I think you haven't been given a reply until now because some of the parts of your question are hard to follow. You must ask your question so carefully that the reader doesn't have to guess what you mean: what do you mean by "a single solution"? and the hint surely should be: "Suppose that the above holds, but that are linearly dependent", not merely "Let be independent", because if we define these vectors to be independent, we cannot contradict ourselves! But if we suppose that they are dependent, then we can contradict the initial hypoethesis.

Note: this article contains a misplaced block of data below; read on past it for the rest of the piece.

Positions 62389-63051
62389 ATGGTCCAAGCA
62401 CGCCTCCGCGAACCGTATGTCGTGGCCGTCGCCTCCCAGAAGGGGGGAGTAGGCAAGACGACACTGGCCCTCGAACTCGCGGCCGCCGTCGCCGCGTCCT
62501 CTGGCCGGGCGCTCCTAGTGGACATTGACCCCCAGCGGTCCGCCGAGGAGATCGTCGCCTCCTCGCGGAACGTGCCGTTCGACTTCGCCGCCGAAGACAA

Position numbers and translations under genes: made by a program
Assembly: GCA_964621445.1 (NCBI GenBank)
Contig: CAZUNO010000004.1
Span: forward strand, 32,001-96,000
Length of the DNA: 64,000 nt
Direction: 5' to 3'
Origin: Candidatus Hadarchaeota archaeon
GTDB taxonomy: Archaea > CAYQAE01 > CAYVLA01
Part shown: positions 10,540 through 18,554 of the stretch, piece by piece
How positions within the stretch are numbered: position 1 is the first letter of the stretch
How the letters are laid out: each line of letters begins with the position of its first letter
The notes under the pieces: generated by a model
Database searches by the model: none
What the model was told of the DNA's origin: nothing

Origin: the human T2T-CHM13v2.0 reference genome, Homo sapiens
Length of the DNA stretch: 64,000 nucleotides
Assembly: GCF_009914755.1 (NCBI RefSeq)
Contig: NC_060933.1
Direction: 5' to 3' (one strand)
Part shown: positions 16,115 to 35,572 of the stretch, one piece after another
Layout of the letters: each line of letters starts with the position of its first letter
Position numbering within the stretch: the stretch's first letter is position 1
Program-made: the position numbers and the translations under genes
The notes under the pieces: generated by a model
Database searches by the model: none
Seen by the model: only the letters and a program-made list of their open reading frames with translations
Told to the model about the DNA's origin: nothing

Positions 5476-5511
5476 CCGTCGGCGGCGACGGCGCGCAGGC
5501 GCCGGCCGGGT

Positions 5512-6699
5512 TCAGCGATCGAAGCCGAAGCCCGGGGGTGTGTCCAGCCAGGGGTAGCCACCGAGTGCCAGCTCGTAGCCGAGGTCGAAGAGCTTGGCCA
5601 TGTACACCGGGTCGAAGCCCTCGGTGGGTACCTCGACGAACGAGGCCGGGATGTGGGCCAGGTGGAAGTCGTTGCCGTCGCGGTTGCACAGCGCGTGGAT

In this case, the proper statement of the problem should be: suppose that each has a unique representation as a linear multiple of the vectors Then prove that are linearly independent.
Proof (I will get you started)
Suppose that the statement holds and that are dependent, and let be written uniquely as
By linear dependence, there exist scalars such that
Then rearranging (2)
Now try to substitute this representation of
into the original representation of
given in (1)
. Is this a different expression for
as a linear combination of